Everyone is Invited

15 Apr

Easter is coming and I will blog on the scripture that are prescribed for this coming Sunday. I think I know by heart each of the gospel’s unique announcements about the resurrection of Jesus, yet the other readings for the day fade in my memory.

The reading for this Sunday for the Book of the Acts of the Apostles is really interesting. And probably one you will not hear on Easter morning. In Acts 10:34-43 Peter is talking with a non-Jew. Up until this point the good news that Jesus proclaimed has been for the house of Israel. In fact all religions at this time where based in the one group/tribe/nationality for which they were created. There was nothing universal about any religious of this time. To be born in a country was to have a particular belief system about how creation occurred, how to worship, and the moral code of that people. Even if another country where conquered and the people taken as salves it was not expected that those salves would take on the belief-system of their conquerors.

This reality of the ancient world smacked me in the face this morning as I read the first part of the Acts passage.

34-36 Peter fairly exploded with his good news: “It’s God’s own truth, nothing could be plainer: God plays no favorites! It makes no difference who you are or where you’re from—if you want God and are ready to do as he says, the door is open. The Message he sent to the children of Israel—that through Jesus Christ everything is being put together again—well, he’s doing it everywhere, among everyone.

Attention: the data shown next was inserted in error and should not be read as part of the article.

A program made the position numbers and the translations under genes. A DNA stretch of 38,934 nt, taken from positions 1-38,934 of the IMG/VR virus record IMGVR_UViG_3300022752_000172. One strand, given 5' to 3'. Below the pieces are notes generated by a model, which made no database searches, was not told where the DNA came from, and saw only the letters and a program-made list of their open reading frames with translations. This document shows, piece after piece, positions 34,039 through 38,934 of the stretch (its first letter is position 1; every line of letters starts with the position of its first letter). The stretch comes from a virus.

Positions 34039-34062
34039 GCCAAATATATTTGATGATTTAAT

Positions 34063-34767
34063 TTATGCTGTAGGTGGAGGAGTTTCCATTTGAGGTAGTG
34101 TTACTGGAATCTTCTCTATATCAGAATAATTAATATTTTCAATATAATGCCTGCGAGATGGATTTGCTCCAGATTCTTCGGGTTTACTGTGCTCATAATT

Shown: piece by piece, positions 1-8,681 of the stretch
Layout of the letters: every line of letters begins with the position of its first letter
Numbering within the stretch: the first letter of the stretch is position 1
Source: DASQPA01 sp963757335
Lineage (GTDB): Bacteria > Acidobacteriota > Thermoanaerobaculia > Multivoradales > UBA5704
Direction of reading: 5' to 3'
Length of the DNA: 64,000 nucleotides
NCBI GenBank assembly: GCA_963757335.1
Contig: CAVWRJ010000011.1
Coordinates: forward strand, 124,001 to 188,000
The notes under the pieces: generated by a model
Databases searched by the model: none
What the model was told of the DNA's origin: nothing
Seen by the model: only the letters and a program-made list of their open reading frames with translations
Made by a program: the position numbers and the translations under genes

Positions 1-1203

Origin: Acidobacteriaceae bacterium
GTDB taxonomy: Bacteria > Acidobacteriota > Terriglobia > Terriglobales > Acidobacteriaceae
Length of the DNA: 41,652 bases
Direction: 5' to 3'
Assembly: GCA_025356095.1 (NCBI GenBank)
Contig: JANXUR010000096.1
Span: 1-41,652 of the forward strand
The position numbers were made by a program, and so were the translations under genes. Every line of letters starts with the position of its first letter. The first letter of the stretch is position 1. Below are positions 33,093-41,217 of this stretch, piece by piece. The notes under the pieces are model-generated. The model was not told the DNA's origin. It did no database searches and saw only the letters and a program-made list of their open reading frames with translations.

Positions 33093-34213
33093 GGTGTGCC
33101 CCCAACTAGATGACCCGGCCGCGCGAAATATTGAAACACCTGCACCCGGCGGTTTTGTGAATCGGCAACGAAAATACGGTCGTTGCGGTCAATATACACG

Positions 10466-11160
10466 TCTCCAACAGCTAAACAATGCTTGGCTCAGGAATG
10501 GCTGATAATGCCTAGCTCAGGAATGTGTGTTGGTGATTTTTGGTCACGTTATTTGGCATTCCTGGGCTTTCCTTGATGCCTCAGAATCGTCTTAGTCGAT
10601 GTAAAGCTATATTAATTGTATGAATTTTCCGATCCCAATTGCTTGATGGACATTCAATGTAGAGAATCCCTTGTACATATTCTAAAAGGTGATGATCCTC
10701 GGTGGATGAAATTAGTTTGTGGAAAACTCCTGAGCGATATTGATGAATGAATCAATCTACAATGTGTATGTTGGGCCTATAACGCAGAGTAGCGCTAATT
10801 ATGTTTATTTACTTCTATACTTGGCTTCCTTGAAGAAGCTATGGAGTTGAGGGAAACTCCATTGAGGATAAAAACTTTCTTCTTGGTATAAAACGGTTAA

What was become Christianity was the first belief-system that moved beyond tribal lines and invited everyone and anyone to become an integral part of emerging faith community. The passage continues by re-telling the central story of the Christian faith to these new non-Jewish people.

37-38 “You know the story of what happened in Judea. It began in Galilee after John preached a total life-change. Then Jesus arrived from Nazareth, anointed by God with the Holy Spirit, ready for action. He went through the country helping people and healing everyone who was beaten down by the Devil. He was able to do all this because God was with him.

39-43 “And we saw it, saw it all, everything he did in the land of the Jews and in Jerusalem where they killed him, hung him from a cross. But in three days God had him up, alive, and out where he could be seen. Not everyone saw him—he wasn’t put on public display. Witnesses had been carefully handpicked by God beforehand—us! We were the ones, there to eat and drink with him after he came back from the dead. He commissioned us to announce this in public, to bear solemn witness that he is in fact the One whom God destined as Judge of the living and dead. But we’re not alone in this. Our witness that he is the means to forgiveness of sins is backed up by the witness of all the prophets.”

Peter, who is the speaker in this passage, has just received a vision from God. The vision used animal included in the old Kosher law to symbolize that the segregation the excluded the house of Israel from every other tribe of people are no longer in force. The boundaries have been broken down and everyone is invited. To emphasizes the point the Holy Spirit is poured out upon these non-Jewish folks, as it had been on Jewish folks on Pentecost.

44-46 No sooner were these words out of Peter’s mouth than the Holy Spirit came on the listeners. The believing Jews who had come with Peter couldn’t believe it, couldn’t believe that the gift of the Holy Spirit was poured out on “outsider” non-Jews, but there it was—they heard them speaking in tongues, heard them praising God.

God broke the boundary of life and death and then the boundaries that we erect between ourselves were destroyed forever.

This is not to say that I think everyone should be a Christian. It is to say to God has invited everyone to be my brother and sister in love. With God extending the invitation who am I to refuse to welcome.

The cosmically changing, earth shattering, infinitely amazing event of Easter reflects the true grace and power of our God. I pray we do not dwindle it down to bunnies and new flowers. Peace.


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